I think that you can find several speeches of Macbeth to analyze. From what I have been seeing on enotes, the most popular one of late has been his speech when he hears that his wife has died. The sense of emptiness, combined with futility and despair seems to be the most profound of speeches, one that reflects a rather pain- ridden condition regarding being in the world. This is one that I would spend some time in analyzing, as much about the existential state of human beings and Macbeth, as a character, is revealed.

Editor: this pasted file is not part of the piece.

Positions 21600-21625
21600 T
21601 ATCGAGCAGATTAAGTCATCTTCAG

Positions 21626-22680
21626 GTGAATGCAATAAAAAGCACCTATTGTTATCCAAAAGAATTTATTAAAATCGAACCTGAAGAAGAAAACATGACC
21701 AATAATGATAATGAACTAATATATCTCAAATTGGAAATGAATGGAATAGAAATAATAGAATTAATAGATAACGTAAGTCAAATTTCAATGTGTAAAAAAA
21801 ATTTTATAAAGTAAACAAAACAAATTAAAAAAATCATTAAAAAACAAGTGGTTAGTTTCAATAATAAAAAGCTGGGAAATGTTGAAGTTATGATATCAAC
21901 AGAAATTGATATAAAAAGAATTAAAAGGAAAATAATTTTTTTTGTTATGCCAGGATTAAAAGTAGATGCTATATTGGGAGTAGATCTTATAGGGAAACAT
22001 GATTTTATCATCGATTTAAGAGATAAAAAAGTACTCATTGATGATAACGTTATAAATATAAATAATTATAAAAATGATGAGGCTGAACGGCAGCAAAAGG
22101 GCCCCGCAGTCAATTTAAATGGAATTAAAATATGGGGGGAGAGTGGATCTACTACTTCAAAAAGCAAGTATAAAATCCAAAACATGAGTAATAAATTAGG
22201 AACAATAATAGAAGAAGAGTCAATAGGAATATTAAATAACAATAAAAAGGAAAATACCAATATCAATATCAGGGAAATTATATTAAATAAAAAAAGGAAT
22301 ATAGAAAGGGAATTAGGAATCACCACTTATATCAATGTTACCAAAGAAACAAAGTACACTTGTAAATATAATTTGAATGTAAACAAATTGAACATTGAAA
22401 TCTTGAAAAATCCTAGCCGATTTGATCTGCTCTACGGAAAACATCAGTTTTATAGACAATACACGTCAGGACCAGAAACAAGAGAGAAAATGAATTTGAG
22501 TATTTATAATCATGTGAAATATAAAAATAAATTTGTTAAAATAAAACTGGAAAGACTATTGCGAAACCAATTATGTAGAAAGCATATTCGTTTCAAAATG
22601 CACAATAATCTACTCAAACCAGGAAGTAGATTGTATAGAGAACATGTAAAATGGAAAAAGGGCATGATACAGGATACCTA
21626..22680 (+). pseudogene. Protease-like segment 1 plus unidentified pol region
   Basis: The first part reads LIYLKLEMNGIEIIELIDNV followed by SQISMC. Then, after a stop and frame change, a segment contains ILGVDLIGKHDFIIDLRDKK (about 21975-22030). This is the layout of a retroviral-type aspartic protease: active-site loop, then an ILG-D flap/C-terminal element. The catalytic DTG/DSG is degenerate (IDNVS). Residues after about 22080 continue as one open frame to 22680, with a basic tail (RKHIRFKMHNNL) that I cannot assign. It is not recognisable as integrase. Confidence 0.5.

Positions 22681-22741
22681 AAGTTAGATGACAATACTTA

Another speech I would focus on would be in Act I, sc. iii. Macbeth's openness in wondering about the witches and their implications is fairly profound, given how his character is going to develop in the course of the drama. The emotional and psychological wondering as to what will become of this "soliciting" reflects how Macbeth starts off as a human being, filled with doubt and insecurity. This is in stark contrast to what he is going to become at drama's end, but being able to assess this vision of Macbeth with what is presented when he speaks of his wife's death is something that can give a very rounded understanding of the character.